|Most recent IBA monitoring assessment|
|Year of assessment||Threat score (pressure)||Condition score (state)||Action score (response)|
|2013||very high||very unfavourable||negligible|
|For more information about IBA monitoring please click here|
The centre of this site lies c.20 km north-west of King William’s Town and 24 km south-west of Stutterheim. The IBA consists of a series of montane forest blocks surrounding fragmented urban and rural areas. The forest complex runs from Hogsback State Forest in the east to Fort Cunningham State Forest in the west, and includes large State-owned forest blocks as well as smaller patches which provide continuity between the larger blocks, especially in the Keiskammahoek area. The boundaries are not distinct and the forests merge with the rural and urban areas on the borders of the IBA.
See Box and Tables 2 and 3 for key species. The forests in this IBA hold a considerable number of the escarpment race of Poicephalus robustus robustus. Southern Africa’s most southerly populations of Zoothera gurneyi and Lioptilus nigricapillus are also found in the Amatole Forests. Other forest specials include Buteo oreophilus, Tauraco corythaix, Campethera notata, Cossypha dichroa, Cercotrichas signata and Serinus scotops. The localized patches of open proteoid woodland in the grassy areas hold both Promerops cafer and P. gurneyi (the only area where these species are sympatric). At high altitudes, where barren rocky slopes become prominent, Geocolaptes olivaceus, Chaetops aurantius, Saxicola bifasciata and Monticola explorator are found. In the lower-altitude regions of rolling grassland, Circus maurus, Vanellus melanopterus, Neotis denhami, Grus paradisea and Balearica regulorum occur.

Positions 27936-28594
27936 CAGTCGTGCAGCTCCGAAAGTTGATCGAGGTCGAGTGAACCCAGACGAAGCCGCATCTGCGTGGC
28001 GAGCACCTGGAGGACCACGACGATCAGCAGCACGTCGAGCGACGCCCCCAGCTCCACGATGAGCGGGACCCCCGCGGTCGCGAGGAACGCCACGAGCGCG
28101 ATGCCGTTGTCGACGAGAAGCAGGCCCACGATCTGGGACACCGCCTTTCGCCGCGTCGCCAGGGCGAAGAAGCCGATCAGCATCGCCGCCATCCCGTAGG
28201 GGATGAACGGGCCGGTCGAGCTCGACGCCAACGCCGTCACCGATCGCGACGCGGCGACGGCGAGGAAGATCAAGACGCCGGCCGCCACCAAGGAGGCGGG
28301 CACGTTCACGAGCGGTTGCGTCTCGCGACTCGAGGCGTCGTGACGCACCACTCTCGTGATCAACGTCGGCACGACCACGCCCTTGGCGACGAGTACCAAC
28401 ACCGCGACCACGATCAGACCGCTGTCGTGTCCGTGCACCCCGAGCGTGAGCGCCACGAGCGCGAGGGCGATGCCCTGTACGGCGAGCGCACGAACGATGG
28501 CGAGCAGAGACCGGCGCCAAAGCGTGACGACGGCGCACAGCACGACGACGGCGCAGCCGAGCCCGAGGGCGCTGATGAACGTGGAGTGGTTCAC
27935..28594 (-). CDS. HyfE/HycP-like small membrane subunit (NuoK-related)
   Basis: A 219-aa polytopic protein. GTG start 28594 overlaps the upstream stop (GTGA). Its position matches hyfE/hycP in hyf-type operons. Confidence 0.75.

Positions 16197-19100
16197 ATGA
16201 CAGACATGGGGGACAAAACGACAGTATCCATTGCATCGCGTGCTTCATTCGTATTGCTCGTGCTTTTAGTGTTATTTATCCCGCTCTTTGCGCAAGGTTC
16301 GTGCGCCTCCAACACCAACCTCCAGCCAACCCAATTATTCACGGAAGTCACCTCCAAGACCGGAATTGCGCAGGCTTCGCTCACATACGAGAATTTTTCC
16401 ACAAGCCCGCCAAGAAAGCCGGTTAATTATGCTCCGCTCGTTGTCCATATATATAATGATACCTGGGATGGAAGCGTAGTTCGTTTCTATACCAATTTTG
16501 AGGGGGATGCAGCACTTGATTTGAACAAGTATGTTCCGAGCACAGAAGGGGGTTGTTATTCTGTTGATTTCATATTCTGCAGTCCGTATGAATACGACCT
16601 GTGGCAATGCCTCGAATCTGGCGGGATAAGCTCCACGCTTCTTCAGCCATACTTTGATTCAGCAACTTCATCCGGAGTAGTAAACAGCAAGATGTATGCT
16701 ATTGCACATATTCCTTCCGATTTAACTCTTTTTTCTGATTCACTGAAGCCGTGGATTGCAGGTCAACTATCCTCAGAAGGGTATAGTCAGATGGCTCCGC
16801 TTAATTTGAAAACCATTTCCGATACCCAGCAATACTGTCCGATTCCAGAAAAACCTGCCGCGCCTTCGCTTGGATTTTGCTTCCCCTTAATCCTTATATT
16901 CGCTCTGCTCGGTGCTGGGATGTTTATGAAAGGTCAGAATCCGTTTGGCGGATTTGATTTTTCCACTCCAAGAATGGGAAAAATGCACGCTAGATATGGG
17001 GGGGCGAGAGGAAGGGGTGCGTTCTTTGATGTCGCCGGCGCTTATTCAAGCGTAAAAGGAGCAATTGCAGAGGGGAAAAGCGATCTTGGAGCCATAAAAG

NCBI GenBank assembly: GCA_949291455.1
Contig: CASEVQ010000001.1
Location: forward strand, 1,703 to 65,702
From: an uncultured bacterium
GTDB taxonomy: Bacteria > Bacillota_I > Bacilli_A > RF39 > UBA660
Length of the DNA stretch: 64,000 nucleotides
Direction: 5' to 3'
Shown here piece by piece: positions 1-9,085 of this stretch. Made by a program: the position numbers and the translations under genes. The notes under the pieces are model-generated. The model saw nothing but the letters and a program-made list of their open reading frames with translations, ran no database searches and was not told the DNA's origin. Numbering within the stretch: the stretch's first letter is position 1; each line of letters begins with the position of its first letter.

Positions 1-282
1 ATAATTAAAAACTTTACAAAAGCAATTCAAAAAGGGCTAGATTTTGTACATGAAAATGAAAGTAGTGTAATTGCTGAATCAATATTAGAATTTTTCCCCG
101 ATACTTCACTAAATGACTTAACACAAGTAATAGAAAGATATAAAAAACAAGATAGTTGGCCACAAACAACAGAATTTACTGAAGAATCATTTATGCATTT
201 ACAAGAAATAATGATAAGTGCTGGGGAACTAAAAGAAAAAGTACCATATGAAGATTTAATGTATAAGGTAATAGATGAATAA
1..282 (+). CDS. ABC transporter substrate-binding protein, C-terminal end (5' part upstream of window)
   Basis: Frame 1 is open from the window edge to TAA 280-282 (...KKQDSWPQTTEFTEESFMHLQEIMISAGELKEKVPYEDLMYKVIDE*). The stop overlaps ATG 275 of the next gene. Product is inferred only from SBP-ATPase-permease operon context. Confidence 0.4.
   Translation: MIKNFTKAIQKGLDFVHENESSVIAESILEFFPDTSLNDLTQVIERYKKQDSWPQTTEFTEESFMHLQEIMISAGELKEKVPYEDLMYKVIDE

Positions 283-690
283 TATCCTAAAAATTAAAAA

Non-bird biodiversity: The tributaries of the Kieskamma and Buffalo river systems, which occur within the IBA, hold two endemic threatened and highly localized fish species, Sandelia bainsii (EN) and Barbus trevelyani (CR). Among herptiles, the Amatoles are the only home to the extremely range-restricted Bufo amatolicus (VU) and, along with the Katberg-Readsdale forests (IBA ZA070), they also support Anhydrophyrne rattrayi, which is endemic to both of these mountain blocks. The Amatoles also support the South African endemic Afroedura amatolica, Bradypodion ventrale and an isolated population of Macrelaps microlepidotus.
BirdLife International (2019) Important Bird Areas factsheet: Amatole Forest Complex. Downloaded from http://www.birdlife.org on 18/11/2019.